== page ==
It's easy to forget sometimes that with knitting we are creating fabric, a piece of material that has particular qualities as a textile. The stitch we choose, the colours, texture and pattern all contribute to the quality of that textile, its drape and stretch, its suitability for purpose. Perhaps knitting is the ultimate meeting point of form and function! Alison Ellen, in her wonderful book, The Handknitter's Design Book (David & Charles 1992) makes the point that sometimes we only discover the truth of this when we stop slavishly following knitting patterns and begin to create our own designs. She invites us to begin afresh and think of knitting as a completely new way of making a fabric. That sounds to me like a good resolution for the Summer Solstice...
As I develop my own knitting designs I'm finding that I prefer projects that rely on stitch and texture for their effects, working in colour through stripes and slip stitch patterns or fair isle techniques. I'm less interested in using Intarsia to paint pictures out of wool, in the manner of Kaffe Fassett or Sasha Kagan. Of course this is partly because I've come late to colour work. In my early knitting days I much preferred to work with texture: moss stitch and Aran patterns in particular. Now I do enjoy very much working with colour but quite frankly I find Intarsia stressful and irritating. I've been reading Elizabeth Zimmerman's Knitter's Almanac (like Elizabeth David's cookery writing she can be read for sheer pleasure as literature) and she quite happily dismisses Intarsia because it interrupts the rhythm of knitting. I can go with that.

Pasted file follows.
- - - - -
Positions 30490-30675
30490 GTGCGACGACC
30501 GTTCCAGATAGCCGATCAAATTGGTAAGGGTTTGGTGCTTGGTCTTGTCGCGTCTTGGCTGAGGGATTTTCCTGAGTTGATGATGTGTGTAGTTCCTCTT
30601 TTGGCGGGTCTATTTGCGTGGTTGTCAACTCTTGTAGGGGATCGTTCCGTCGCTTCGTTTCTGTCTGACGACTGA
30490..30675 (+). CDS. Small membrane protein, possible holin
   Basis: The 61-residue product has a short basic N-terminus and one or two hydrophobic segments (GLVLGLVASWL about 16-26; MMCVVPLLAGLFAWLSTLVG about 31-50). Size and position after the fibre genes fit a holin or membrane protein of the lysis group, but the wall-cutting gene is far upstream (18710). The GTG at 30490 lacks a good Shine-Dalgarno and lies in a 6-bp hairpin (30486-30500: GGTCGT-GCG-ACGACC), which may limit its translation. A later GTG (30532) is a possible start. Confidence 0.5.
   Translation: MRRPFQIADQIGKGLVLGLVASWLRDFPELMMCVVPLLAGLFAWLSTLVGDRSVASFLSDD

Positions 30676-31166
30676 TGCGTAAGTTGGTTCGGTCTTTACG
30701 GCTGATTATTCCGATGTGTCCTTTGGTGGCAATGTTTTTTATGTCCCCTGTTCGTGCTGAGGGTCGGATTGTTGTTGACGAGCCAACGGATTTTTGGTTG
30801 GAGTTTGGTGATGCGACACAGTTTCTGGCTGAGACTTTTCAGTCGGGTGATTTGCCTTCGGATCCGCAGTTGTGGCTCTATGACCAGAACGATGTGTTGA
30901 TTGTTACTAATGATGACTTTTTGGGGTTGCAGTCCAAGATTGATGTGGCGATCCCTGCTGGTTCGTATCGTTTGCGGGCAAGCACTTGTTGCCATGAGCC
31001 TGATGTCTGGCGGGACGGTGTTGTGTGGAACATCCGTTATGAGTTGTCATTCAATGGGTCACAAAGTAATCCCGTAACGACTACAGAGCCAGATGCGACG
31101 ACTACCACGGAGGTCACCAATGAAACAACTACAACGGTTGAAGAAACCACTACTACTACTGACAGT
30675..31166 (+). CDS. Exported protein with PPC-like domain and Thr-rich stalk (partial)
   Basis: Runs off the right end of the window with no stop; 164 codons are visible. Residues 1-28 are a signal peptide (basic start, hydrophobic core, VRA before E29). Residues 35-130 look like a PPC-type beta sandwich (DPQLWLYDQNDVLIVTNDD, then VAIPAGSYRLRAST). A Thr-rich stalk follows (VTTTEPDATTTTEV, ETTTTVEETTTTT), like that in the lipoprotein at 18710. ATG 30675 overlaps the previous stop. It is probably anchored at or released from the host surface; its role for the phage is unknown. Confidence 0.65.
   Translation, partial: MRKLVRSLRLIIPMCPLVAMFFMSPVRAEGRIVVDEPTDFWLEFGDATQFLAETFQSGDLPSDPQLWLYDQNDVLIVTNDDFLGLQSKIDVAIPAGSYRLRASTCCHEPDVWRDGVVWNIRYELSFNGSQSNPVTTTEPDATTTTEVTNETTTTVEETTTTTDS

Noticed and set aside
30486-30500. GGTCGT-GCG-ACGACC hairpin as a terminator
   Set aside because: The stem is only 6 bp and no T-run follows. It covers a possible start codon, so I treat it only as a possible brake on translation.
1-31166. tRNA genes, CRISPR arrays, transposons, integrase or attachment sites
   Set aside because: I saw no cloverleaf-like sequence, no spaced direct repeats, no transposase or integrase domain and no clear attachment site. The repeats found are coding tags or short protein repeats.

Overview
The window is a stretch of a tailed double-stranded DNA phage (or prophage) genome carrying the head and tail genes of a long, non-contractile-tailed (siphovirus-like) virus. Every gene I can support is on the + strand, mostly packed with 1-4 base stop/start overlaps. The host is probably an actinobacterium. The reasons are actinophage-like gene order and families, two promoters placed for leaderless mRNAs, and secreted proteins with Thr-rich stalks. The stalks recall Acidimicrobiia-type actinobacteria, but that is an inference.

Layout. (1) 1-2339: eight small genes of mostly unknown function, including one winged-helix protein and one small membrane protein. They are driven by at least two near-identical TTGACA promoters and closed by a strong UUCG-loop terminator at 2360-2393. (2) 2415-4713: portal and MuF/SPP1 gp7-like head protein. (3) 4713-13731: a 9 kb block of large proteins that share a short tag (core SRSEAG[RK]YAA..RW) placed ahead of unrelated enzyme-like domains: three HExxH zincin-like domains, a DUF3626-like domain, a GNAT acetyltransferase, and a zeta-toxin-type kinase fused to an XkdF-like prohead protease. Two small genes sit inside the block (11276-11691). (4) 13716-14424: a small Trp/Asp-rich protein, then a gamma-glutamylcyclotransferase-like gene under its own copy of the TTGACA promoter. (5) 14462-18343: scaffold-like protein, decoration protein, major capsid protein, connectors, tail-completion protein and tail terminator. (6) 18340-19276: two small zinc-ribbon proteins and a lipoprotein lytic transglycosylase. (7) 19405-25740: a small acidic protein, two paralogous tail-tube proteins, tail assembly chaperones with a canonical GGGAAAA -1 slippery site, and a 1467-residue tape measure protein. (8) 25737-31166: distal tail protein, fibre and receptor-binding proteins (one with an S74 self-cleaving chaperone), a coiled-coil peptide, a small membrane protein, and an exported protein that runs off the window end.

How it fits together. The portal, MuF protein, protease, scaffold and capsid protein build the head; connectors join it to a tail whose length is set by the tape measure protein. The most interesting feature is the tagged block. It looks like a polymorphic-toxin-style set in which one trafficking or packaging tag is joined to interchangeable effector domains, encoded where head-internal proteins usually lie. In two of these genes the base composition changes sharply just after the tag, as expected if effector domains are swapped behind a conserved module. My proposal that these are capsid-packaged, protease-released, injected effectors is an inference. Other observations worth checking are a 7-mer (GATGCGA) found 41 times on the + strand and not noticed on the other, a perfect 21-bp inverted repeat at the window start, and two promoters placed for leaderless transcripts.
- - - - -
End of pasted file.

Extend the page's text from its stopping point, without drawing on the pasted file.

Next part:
Of course, as well as fabric, there is the three-dimensional aspect to knitting, which I found a bit of a challenge this week as I tried to assemble the pieces for a pair of baby bootees (see photo). These were not my design, I hasten to add, although I added in the stripe pattern, but came from Jeanette Trotman's lovely book Easy Knitted Socks. Easy to knit, yes, but not so easy, for me at least, to figure out how to put them together! In the end I had to ask my more spatially aware neighbour if she could assist me. Despite a large glass of red wine I managed to complete the project with her help, and it made for a nice convivial evening. It never ceases to amaze me how knitting enables community, a different kind of fabric.
In the meantime, a trip back to Shetland beckons at the end of this week. I'm not going to resolve not to buy any more wool because that would be foolish. But I won't have a car to load up so I'll have to keep things within the BA baggage allowance. I gather the weather up there is a bit wild at the moment, so there may be plenty of time to knit and purl!